This city has all the COVID variants as health officials declare, "The race is on" for vaccinations

Today is the day – Texas is fully reopening. Governor Abbott’s order goes into effect today. Businesses may fully reopen and there is no more statewide mask mandate. Just in case anyone gets too giddy about this milestone, there is news that the most contagious of the COVID variants is spreading in Texas. Curb your enthusiasm, Texas.

Houston is the first city to report the presence of all of the known COVID variants. That’s not really a distinction that any city wants. The U.K. variant is the most contagious variant and is spreading in Houston. Public health officials are concerned that Texans will let down their guard and not continue to follow coronavirus mitigation measures until the majority of the state’s residents are vaccinated.

We are at the one-year anniversary of being told that hospitals and medical facilities needed a two-week shutdown across the country to flatten the curve. We were told that hospitals and medical staff would be overwhelmed without a brief disruption to our way of life. We all know how that has worked out and here we are. People are desperate to find the light at the end of the tunnel. Just when Texans see some hope, that little bit of optimism is being tamped down.

City officials in Houston sample sewage for traces of the virus. The virus can be detected days before those infected show any symptoms. Health officials are pleading with residents to continue to mask up, social distance, and continue frequent hand washing. Also, get vaccinated as soon as you are able to do so.

Last month, city officials who sample sewage for traces of the virus detected the B.1.1.7 variant at 31 of the city’s 39 wastewater treatment plants, up from 21 plants earlier in the month. A study published last Wednesday estimated the variant, which was first discovered in the United Kingdom, is 43 to 90 percent more infectious than previous variants.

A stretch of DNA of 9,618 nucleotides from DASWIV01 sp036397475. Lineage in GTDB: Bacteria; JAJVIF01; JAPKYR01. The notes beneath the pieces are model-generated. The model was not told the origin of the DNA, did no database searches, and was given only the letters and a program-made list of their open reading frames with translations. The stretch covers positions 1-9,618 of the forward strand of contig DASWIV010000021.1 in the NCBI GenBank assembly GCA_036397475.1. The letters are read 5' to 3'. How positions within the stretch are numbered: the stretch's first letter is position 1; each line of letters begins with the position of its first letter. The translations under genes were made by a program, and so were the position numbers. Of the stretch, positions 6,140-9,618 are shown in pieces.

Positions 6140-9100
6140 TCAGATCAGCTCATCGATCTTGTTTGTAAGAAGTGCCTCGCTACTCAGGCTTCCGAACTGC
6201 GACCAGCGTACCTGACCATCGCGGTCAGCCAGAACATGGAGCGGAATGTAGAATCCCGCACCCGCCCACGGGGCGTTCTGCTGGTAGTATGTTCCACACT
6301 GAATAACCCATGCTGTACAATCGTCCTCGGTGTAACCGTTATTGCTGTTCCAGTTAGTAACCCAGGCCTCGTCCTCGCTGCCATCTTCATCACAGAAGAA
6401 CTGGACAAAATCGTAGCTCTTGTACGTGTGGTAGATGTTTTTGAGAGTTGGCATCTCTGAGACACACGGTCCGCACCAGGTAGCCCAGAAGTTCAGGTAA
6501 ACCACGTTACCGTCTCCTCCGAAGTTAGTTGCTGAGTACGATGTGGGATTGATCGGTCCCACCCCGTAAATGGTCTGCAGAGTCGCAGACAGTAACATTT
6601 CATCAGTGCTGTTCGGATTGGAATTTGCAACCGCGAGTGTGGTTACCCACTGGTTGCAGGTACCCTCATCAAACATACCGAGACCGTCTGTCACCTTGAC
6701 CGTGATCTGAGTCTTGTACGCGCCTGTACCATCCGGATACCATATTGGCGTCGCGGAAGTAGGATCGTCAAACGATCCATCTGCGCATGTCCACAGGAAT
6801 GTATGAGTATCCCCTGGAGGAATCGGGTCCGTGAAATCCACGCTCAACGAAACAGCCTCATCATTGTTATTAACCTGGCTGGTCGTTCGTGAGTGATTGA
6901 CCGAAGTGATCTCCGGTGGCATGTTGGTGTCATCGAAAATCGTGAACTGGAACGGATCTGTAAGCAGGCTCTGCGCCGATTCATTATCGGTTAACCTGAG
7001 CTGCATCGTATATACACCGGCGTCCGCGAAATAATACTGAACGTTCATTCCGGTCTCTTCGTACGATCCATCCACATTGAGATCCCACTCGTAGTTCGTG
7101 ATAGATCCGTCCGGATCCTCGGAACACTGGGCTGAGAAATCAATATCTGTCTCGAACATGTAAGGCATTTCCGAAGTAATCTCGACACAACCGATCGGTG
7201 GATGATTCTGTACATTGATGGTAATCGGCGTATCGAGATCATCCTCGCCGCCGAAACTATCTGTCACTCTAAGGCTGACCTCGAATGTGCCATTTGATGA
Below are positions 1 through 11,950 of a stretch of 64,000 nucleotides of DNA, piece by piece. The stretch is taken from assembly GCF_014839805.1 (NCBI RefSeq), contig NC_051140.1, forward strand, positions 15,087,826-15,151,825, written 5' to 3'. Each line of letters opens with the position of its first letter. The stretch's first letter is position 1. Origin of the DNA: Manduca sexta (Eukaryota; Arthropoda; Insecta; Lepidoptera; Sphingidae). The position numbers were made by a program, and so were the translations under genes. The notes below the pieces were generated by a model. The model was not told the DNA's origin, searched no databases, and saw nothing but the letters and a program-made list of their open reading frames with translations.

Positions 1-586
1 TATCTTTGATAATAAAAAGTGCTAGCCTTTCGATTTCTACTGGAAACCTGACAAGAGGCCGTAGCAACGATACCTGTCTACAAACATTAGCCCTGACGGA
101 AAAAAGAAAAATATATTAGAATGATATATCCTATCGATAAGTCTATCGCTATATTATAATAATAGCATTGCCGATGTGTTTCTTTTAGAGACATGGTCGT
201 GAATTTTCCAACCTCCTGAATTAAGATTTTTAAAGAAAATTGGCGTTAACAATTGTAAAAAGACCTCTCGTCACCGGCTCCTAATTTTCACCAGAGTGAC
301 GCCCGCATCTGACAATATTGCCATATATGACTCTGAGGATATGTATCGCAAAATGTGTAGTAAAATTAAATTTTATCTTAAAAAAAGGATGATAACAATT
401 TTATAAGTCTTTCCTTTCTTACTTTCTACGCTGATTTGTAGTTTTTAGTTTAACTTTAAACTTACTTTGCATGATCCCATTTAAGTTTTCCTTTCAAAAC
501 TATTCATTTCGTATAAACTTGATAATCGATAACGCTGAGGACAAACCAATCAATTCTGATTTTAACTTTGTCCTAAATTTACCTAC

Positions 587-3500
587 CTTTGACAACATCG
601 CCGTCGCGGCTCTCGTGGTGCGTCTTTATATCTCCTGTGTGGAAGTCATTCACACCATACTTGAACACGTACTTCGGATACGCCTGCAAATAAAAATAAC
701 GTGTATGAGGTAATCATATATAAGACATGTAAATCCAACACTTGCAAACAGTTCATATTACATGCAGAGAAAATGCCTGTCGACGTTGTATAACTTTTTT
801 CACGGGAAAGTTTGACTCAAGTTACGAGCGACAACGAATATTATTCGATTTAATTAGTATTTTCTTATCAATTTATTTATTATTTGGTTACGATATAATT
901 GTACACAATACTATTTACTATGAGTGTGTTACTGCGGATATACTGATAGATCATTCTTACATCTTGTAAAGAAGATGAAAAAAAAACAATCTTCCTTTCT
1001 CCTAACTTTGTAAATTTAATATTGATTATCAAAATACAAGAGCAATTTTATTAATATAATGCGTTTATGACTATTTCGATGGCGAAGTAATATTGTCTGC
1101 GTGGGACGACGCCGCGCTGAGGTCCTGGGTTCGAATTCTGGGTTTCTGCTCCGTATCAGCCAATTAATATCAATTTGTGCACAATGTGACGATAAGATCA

About 19 percent of wastewater samples contained the more contagious variant when it was most recently sampled on Feb. 22, according to a city news release.

“The prevalence of the U.K. variant in our wastewater shows it’s actively spreading in our city,” said David Persse, the city’s public health authority. “This is another clear indication that we must continue to mask up, practice social distancing, wash our hands, get tested and get vaccinated when possible.”

Houston’s positivity rates are edging back up. The rate went to 13.1 percent last week, an increase from the 11.9 percent rate the week before. During the winter storm, the rate was 11.2 percent. Mayor Turner asks that everyone continue to wear a mask in public, at the minimum. Health officials continue to test the city’s wastewater for the virus.

Houston health officials have tested the city’s wastewater for COVID since May through a partnership with Rice University and Baylor College of Medicine. Traces of the coronavirus remain in human feces, even for those who do not have symptoms, allowing city officials to find virus hots pots and measure its true spread with greater precision.

Sample results for other more contagious variants, including those first detected in South Africa, Brazil and California, remain pending, city officials said.

“To some degree, the race is on,” Persse said. “The race is on to get as many people vaccinated as possible before the U.K. variant is able to take over and cause us to have another surge.”

The coronavirus pandemic has certainly provided a learning opportunity for areas of science that many of us would not have learned otherwise. The use of wastewater, for example, for monitoring the virus was new information for me. This method shows that the U.K. variant is quickly spreading through Houston.

Analysis of wastewater – toilet water that travels through a drainage system to a treatment facility – has been used for years to track a number of public health concerns.

Sewage surveillance is currently used in several countries to monitor poliovirus circulation, including Israel and India. It’s also been used in several cities in Europe to track the spread of opioids.

Researchers have found that infected people shed viruses, or viral genetic material, in their urine and stool.

Scientists believe this surveillance system could provide better estimate of how far the disease is spreading because this would include people who have mild symptoms or no symptoms at all.

Public officials are making pleas – stay vigilant against the coronavirus. It’s Spring Break season and there is a worry that superspreader events will occur. The public is being told it is up to everyone to ensure that personal responsibility is used until everyone is vaccinated. Dr. Robert Atmar, a professor of infectious diseases at Baylor College of Medicine warns that personal vigilance has to stay in place even as the state reopens and Texans feel a sense of optimism.